Coronation of Napoleon

Paris, France

One of my guilty pleasures in photography is to capture images of masterworks from some of my favorite painters. But with a twist. Rather than reproduce the entirety of the painting with my camera, I will find a discrete composition within the painting and then capture it. I also enhance the colors, tweak shadows, add contrast where necessary, and generally give it a richer look. Over hundreds of years, these paintings fade and crack. I love “restoring” them in post processing.

This painting, “Consecration of the Emperor Napoleon I and Coronation of the Empress Josephine in the Cathedral of Notre-Dame de Paris,” was completed in 1808 by Jacques-Louis David, who was the official painter of Napoleon. He was a brilliant painter. This painting, which is located at the Louvre, measures about 32 feet wide by 20 feet tall. It’s a true masterpiece and a sight to behold. Still, within this painting there were several compositions, including the vertical composition you see here. All eyes were on Napoleon and Josephine and I chose to zero in on the two of them.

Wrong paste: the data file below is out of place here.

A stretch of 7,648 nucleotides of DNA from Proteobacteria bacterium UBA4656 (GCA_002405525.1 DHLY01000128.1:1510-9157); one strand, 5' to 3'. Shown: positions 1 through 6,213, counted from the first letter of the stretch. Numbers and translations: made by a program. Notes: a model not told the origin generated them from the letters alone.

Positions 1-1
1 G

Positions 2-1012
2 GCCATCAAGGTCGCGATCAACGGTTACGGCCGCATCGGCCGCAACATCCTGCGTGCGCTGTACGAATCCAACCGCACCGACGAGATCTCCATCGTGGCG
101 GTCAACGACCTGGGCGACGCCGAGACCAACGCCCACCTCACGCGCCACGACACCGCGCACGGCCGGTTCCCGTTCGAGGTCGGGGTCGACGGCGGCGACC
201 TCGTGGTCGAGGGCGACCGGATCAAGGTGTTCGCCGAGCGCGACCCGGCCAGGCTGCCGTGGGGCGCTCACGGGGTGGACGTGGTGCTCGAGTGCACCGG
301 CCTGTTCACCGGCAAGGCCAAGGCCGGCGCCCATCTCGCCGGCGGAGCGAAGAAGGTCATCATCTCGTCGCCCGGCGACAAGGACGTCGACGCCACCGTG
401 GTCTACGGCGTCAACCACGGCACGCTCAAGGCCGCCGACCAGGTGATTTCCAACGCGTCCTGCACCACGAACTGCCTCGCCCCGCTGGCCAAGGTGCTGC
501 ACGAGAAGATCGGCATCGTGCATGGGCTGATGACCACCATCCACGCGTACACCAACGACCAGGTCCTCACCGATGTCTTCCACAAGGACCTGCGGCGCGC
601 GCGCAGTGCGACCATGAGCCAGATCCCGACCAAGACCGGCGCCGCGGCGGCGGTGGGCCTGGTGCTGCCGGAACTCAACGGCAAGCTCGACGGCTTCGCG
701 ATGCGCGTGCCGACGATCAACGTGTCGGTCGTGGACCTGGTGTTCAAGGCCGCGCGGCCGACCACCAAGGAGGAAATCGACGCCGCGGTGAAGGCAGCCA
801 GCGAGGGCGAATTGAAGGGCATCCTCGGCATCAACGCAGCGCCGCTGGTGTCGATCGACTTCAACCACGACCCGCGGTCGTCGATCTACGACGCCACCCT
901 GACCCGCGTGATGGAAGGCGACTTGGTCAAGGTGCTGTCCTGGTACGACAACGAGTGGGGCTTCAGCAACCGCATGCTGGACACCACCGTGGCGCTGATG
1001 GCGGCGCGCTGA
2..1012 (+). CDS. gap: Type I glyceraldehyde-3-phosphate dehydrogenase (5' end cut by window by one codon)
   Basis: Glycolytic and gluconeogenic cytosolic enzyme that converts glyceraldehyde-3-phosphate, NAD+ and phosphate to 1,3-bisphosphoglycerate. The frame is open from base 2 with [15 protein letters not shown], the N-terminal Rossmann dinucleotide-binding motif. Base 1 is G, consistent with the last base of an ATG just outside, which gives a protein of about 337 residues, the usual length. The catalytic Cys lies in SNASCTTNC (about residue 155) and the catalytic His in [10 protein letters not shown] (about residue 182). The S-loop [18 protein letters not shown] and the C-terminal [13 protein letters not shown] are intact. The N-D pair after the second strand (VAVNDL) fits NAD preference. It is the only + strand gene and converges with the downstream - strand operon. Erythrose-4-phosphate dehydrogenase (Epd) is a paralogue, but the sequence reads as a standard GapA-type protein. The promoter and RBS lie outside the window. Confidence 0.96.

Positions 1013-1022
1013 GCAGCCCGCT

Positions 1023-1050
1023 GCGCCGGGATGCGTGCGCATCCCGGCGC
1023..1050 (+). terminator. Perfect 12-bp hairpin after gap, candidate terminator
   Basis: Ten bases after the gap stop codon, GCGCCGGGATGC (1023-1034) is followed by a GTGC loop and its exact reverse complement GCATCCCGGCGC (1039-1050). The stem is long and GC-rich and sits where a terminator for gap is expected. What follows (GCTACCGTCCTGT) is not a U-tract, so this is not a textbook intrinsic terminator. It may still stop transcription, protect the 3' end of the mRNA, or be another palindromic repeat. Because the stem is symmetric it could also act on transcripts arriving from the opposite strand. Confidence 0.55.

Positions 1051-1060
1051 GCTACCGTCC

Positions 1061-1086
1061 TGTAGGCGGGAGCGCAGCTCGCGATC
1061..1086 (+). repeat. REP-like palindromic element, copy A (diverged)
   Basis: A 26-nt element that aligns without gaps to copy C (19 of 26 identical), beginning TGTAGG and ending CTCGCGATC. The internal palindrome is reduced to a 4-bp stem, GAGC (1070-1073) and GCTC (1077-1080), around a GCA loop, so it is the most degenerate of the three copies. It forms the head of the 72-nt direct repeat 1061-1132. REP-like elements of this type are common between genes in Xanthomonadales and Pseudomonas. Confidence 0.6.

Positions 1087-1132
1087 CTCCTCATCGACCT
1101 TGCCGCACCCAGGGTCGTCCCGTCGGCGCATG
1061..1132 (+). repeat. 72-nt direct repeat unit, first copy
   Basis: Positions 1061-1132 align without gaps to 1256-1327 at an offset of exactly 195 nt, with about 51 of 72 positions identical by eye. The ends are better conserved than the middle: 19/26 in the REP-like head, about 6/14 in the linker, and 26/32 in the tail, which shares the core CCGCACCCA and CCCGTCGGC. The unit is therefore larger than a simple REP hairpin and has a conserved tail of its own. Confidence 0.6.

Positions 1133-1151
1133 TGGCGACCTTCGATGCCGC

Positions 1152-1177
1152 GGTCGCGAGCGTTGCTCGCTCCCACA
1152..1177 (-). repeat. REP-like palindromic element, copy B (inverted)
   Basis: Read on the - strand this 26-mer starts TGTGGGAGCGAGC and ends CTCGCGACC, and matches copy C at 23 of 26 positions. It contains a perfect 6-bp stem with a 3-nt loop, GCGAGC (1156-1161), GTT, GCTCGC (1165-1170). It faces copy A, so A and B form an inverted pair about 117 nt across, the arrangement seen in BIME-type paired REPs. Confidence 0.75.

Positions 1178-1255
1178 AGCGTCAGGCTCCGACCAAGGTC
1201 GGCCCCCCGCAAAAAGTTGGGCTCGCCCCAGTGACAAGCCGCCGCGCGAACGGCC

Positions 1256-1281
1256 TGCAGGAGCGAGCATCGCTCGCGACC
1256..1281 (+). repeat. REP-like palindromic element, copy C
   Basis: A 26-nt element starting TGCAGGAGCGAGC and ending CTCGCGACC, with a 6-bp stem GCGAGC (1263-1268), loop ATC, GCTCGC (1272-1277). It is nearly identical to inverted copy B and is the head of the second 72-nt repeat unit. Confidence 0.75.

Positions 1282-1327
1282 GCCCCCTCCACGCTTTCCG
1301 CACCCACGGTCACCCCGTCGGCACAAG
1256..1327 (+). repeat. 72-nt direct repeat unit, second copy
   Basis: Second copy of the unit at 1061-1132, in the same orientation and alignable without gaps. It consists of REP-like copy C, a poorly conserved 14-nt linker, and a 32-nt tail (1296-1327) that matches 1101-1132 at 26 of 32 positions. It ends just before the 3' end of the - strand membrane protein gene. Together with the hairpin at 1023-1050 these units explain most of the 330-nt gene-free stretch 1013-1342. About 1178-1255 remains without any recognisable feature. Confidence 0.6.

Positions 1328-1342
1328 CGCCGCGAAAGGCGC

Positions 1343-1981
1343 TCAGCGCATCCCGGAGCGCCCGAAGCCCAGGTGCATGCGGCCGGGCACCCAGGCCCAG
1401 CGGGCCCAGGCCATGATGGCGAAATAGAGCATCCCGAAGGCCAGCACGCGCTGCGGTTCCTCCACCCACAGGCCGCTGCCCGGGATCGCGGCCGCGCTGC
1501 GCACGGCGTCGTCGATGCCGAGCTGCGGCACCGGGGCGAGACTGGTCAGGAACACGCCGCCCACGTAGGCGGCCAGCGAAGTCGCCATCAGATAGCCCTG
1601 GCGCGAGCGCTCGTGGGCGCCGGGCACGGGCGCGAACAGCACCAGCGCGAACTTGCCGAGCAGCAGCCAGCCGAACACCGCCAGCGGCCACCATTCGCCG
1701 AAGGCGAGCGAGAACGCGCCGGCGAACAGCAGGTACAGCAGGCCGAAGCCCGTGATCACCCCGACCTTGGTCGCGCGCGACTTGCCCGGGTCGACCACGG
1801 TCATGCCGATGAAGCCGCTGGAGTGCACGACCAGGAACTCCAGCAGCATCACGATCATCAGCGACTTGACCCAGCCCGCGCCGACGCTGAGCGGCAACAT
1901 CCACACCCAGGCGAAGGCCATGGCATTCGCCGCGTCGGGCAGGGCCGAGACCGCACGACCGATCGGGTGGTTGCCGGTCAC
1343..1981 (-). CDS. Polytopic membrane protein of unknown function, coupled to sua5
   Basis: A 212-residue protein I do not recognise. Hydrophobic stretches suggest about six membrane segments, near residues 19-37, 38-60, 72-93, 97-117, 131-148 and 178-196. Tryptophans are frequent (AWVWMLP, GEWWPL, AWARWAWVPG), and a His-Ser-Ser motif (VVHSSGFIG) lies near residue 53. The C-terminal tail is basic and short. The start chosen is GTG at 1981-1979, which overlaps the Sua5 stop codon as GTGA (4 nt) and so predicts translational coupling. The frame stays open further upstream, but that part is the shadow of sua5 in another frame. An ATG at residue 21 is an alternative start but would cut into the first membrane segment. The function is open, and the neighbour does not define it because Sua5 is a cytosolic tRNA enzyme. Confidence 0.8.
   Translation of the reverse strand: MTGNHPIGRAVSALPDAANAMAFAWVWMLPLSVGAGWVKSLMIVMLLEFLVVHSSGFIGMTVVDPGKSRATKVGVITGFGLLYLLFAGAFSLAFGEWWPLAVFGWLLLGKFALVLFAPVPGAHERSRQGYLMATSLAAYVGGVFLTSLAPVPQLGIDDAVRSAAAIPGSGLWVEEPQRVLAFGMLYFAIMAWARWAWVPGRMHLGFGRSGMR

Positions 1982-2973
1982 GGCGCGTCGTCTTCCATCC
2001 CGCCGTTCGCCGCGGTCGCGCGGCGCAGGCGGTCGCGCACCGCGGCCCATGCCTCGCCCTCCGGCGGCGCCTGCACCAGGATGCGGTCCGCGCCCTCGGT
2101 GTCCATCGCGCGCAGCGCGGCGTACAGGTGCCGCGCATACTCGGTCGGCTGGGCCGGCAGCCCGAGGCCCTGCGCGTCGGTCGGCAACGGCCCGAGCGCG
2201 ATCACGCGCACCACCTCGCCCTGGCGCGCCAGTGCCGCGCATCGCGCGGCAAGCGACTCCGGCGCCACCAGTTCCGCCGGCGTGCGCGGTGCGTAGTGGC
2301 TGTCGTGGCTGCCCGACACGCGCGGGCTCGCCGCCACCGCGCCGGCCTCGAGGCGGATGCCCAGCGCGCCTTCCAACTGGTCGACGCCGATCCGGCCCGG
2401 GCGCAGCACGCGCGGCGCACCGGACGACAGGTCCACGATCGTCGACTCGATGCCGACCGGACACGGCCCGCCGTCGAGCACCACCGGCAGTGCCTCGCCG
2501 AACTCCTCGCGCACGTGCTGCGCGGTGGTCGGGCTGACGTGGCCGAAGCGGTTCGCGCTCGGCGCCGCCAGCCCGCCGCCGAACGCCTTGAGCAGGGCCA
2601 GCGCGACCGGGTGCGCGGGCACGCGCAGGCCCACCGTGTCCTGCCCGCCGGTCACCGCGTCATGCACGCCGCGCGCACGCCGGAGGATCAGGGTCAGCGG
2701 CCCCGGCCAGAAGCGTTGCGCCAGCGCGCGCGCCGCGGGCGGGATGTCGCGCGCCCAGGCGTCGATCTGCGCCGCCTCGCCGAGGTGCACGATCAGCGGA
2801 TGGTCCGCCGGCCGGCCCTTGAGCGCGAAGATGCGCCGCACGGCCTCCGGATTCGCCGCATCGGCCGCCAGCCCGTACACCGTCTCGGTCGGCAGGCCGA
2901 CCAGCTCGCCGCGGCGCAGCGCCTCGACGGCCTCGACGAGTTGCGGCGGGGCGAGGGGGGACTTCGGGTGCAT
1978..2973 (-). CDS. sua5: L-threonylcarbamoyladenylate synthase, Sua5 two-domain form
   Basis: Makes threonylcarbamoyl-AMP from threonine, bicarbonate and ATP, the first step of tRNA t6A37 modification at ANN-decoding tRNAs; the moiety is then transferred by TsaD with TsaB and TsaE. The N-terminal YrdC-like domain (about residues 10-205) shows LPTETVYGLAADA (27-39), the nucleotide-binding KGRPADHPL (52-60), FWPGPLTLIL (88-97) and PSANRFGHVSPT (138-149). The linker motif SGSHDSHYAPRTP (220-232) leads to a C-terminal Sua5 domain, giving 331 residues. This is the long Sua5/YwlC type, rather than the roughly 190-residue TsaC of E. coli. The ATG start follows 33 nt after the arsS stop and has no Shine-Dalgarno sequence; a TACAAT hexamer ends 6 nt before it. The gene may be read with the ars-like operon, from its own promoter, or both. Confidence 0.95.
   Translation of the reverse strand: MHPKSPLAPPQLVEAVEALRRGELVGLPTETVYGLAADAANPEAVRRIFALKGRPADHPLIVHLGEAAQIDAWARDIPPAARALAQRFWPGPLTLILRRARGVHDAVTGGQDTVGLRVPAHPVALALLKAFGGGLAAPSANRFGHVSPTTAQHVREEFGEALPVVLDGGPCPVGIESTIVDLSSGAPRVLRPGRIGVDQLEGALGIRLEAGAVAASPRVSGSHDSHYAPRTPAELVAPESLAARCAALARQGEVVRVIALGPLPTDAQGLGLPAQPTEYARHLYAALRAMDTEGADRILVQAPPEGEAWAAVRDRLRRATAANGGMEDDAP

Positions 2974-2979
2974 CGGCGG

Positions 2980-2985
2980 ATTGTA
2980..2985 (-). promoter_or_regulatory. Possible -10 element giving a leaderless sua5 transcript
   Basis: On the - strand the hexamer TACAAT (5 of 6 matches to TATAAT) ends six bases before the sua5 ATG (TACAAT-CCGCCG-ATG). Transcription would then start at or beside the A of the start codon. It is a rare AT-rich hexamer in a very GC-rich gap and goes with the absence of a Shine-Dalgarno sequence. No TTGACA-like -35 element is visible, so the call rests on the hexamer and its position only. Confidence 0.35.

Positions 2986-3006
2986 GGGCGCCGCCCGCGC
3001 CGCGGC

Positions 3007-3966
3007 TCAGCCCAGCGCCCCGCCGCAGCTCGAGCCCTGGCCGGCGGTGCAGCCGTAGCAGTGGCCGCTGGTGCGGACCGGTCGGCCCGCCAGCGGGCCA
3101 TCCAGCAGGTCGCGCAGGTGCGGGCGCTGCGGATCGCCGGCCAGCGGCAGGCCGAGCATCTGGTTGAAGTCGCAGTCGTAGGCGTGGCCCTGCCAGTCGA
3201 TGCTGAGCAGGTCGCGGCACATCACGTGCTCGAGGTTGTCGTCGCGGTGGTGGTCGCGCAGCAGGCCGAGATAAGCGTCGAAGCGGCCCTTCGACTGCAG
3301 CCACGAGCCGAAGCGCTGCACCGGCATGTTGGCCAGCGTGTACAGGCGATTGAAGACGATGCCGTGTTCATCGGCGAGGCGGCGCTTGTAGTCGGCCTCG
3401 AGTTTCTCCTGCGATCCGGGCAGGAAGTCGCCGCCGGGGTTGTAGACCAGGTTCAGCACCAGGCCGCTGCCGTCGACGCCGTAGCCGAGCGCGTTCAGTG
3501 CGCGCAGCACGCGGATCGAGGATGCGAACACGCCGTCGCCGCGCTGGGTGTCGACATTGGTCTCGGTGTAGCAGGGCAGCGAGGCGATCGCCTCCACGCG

I invite you to check out the entire painting. Do a Google search or visit it in person at the Louvre in Paris. You’ll be able to see what I was thinking with my composition and you’ll see whether I stayed true to the color palette in this oil painting. One of the most difficult parts of capturing this image was the glare from the light in the Louvre. To minimize the glare, I stood on a bench and lifted my iPhone above my head when I captured it.

Captured with my iPhone 6+ and a 60mm Moment lens.

Note: for private use only. Image not for sale.